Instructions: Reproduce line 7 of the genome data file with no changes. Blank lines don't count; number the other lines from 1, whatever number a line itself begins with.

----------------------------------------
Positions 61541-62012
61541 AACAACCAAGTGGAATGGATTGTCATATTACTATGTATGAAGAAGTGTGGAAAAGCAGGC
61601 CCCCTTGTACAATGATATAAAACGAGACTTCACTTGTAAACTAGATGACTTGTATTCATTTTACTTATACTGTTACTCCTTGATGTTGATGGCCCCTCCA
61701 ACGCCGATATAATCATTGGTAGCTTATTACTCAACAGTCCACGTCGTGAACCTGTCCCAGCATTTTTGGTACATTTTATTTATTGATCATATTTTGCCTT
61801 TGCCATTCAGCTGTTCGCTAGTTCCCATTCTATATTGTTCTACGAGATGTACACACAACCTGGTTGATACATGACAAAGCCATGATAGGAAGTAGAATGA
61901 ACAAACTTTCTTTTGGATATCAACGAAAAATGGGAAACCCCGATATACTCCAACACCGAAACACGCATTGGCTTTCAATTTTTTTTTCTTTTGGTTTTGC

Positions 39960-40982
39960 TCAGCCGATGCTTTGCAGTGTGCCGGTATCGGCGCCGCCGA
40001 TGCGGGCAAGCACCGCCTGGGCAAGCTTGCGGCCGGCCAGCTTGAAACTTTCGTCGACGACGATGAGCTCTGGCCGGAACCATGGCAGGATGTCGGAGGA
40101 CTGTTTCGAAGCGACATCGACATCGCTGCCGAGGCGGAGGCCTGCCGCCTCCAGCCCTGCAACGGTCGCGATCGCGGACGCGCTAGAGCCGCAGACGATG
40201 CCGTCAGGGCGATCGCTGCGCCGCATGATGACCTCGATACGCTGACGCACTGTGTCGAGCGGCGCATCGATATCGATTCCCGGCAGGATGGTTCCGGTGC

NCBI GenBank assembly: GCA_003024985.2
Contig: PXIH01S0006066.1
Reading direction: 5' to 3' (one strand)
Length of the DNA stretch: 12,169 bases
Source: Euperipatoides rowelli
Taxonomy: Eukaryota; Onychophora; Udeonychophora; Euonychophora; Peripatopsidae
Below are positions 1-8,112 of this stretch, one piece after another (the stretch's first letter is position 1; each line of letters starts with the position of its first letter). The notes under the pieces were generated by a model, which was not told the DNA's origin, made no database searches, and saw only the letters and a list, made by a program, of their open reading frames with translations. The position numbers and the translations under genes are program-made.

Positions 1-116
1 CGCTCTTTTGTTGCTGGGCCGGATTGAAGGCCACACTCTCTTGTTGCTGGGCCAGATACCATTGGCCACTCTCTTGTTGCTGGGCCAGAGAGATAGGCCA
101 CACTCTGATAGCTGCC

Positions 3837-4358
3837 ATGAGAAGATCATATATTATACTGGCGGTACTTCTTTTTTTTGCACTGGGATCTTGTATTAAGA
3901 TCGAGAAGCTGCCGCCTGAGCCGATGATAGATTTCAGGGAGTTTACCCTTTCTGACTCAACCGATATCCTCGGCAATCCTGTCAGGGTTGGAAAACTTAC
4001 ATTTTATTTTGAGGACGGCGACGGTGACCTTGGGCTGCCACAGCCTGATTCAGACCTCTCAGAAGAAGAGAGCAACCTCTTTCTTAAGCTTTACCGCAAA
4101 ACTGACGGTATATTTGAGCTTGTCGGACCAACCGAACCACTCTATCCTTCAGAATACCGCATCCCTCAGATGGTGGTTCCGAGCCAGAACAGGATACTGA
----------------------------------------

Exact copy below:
Positions 39960-40982